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Alek Manoah’s Slider Is the Key to His and the Blue Jays’ Success

The 24-year-old righthander has emerged as one of the best pitchers with one of the nastiest pitches in the American League.

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Neither Alek Manoah nor his slider are showing any signs of a sophomore slump.

Through 15 starts in 2022, Manoah has a 9–2 record and a 2.09 ERA, good for third in the American League. And the righthander’s numbers have shown remarkable consistency since his rookie year. After pitching just 35 innings in the minors he was called up in 2021 and cemented himself in the Toronto rotation, seemingly without much of an adjustment period.

Toronto Blue Jays starting pitcher Alek Manoah (6) delivers a pitch against the Boston Red Sox during the first inning at Rogers Centre in Toronto on June 29, 2022.

After a strong rookie year in 2021, Manoah has been even better this season. His wipeout slider is one of the main reasons for his dominance.

How and why has he found success so quickly? Perhaps it’s his warmup routine, which involves tossing a football around on game days. The much more likely reason? His slider.

Manoah’s sweeping slider has a significant amount of glove-side movement that jams lefties and buckles righties. Batters are hitting .174 against the pitch this year. It also has a 31.1% whiff rate.

According to Statcast data, Manoah’s slider is averaging 15.6 inches of horizontal movement this season. When compared to MLB sliders thrown at similar velocities, that’s 5.3 inches, or 52%, more movement than average. In his rookie season, Manoah’s slider averaged 15.5 inches of horizontal break, ranking 16th out of 370 qualifying MLB sliders.

By contrast, Manoah’s 94 mph four-seam fastball averages 5.5 inches of horizontal movement, about 21% below average for similar MLB pitches. Manoah likes to play his four-seamer off of his slider—combined, he throws them 67.6% of the time. His slider comes in at 81.2 mph. The change in speed combined with the nasty break can help explain why even when batters do get a hold of the pitch, they only have a .257 slugging percentage and a 17.7% hard-hit rate.

Rounding out his arsenal, Manoah’s sinker and changeup both have an average amount of arm-side movement.

Manoah isn’t afraid to throw inside; it’s one of the reasons he had the most HBPs in the AL last year with 16. He’s currently tied for most in the AL this year, too, with six. The hit batters don’t necessarily signify control issues—his walk rate of 5.1% ranks in the 88th percentile of MLB pitchers. Against right-handed batters, he tends to open up the outer half of the plate by beginning the plate appearance with an inside four-seamer or sinker, and then serves a slider that drops off the outside edge of the strike zone. Hitters might adjust to the inside fastball by backing off the plate or by speeding up their barrel, which can then make it difficult to stay back on his offspeed pitches on the outside corner later in the plate appearance. Just take a look at these two pitches from the same first-inning plate appearance against White Sox first baseman José Abreu on June 2.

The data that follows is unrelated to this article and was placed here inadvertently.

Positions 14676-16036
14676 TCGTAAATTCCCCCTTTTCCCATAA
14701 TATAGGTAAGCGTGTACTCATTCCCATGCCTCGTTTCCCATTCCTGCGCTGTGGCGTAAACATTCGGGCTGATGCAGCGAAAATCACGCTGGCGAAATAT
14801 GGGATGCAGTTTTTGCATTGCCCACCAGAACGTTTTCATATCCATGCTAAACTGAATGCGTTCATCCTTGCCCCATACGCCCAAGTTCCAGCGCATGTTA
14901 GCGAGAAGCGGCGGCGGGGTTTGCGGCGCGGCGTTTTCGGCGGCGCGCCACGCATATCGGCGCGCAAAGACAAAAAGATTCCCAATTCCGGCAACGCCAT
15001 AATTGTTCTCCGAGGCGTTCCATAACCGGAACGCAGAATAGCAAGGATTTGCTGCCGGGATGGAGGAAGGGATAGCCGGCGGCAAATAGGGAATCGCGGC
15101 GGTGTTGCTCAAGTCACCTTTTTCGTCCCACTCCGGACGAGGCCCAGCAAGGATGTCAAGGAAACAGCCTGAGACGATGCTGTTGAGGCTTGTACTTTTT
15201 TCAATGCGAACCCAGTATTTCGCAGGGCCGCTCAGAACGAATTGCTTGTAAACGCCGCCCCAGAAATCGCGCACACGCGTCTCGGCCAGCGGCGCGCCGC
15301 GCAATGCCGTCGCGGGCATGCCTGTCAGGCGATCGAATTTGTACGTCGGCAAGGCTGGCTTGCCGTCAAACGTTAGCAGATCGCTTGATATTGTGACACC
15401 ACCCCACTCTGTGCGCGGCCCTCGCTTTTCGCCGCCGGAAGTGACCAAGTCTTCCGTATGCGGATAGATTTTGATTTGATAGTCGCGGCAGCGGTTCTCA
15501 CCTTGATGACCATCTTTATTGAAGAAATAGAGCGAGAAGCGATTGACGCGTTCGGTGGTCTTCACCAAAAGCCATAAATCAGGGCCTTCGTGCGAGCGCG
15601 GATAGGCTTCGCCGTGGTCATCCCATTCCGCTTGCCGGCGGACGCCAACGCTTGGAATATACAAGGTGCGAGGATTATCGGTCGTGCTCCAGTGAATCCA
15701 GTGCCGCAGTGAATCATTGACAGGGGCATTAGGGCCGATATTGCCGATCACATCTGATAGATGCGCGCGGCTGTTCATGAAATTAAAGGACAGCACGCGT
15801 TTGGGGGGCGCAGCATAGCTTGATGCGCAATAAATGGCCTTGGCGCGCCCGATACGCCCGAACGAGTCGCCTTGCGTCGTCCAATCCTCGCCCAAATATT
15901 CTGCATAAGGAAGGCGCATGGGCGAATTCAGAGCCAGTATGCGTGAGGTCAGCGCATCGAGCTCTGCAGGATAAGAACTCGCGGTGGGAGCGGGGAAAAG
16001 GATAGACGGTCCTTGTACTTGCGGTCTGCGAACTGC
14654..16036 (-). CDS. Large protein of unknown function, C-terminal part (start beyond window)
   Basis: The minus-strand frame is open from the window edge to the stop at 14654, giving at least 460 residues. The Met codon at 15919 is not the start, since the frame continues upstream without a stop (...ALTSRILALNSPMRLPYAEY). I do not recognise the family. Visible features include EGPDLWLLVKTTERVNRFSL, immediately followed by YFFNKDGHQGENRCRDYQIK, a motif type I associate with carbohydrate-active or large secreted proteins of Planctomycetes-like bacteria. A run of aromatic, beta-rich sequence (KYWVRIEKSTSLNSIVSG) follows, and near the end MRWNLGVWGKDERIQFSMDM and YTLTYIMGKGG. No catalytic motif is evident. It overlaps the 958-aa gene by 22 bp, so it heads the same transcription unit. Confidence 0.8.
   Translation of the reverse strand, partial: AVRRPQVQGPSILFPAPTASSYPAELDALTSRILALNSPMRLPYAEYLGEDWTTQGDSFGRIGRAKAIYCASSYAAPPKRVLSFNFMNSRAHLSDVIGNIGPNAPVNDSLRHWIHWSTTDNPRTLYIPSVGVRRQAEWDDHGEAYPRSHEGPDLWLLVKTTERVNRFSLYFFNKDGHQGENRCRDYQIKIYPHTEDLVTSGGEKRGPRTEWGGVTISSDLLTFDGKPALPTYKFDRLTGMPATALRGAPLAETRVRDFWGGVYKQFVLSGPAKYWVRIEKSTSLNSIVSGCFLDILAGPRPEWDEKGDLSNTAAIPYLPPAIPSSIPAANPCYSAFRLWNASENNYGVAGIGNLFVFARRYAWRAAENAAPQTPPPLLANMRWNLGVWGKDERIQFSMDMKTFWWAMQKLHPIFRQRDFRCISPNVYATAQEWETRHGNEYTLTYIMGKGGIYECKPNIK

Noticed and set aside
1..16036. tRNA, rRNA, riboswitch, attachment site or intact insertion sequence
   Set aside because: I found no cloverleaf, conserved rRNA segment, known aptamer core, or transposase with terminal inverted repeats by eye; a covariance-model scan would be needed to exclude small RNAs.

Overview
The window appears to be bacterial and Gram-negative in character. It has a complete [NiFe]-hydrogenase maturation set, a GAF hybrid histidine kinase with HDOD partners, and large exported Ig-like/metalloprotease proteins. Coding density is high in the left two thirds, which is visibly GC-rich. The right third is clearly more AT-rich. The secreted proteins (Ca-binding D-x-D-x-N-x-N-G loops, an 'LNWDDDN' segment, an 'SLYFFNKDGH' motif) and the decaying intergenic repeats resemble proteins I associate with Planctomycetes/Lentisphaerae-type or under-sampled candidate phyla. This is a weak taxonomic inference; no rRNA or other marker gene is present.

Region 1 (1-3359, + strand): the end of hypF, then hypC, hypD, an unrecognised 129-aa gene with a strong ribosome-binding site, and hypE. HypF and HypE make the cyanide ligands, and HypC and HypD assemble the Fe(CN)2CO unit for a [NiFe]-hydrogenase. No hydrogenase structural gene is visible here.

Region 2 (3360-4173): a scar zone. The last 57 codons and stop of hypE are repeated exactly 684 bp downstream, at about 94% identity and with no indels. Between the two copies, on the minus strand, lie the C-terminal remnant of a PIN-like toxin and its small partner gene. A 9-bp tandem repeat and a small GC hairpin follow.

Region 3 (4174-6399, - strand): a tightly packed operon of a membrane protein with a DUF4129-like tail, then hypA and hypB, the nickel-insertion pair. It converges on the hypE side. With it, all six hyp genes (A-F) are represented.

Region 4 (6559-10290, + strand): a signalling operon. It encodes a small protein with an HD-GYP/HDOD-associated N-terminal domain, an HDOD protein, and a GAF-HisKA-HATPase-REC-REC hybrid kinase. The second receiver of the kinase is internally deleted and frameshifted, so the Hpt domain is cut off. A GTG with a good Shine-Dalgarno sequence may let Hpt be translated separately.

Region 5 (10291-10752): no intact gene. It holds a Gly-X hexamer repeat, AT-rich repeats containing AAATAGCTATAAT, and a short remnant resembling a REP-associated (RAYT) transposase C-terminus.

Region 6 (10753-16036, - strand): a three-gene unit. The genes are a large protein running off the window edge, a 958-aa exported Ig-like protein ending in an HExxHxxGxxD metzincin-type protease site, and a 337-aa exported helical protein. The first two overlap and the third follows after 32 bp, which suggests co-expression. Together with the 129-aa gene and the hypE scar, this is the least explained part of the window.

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Manoah vs. Abreu: 4-Seam Fastball, 0–0 Count

Manoah vs. Abreu: Slider, 1–2 Count

That night, he went 7 2/3 innings in an 8–3 Blue Jays win. He allowed three runs, six hits and one walk. Four of his five strikeouts came via his slider.

Manoah has fared far better against right-handed hitters than lefties, who are batting .266 against him this season, compared with the .152 average he’s allowed to righties. Opposing teams are starting to take advantage of these splits; the Yankees put five left-handed batters in their lineup in their win over Manoah and the Jays on June 18. The trouble has mostly come from Manoah’s four-seamer, with lefties slugging .464 against the pitch this season. Manoah’s slider is his way of neutralizing left-handed hitters, but it’s also a risky offering, because there is less room for error. Because Manoah’s slider breaks toward lefties, they can more easily track its trajectory out of his hand, and barrel it up if it is left out over the plate. When the slider starts in the strike zone and darts down and in toward lefties and then out of the zone, it can be a devastating pitch. So far, that’s mostly been the case. Lefties are batting .189 against Manoah’s slider, while righties have a .167 average when facing it.

The slider came to form while Manoah was still in college. Pitching in the Cape Cod Baseball League in between seasons at West Virginia University and unsatisfied with his changeup, he decided that he needed to add a breaking ball to his arsenal. Manoah refined his grip by watching videos by Rob Friedman, also known as Pitching Ninja, on YouTube.

Manoah knows he can rely upon his slider as a wipeout pitch, or in moments when he needs to throw a strike. He turns to it 40% of the time when he’s in a two-strike count, and 26.2% of the time in a three-ball count.

Toronto knows it can rely on Manoah’s slider, too. The young righthander and his nastiest pitch will be crucial for the Blue Jays if they are going to fulfill their high preseason expectations and make a deep postseason run. 

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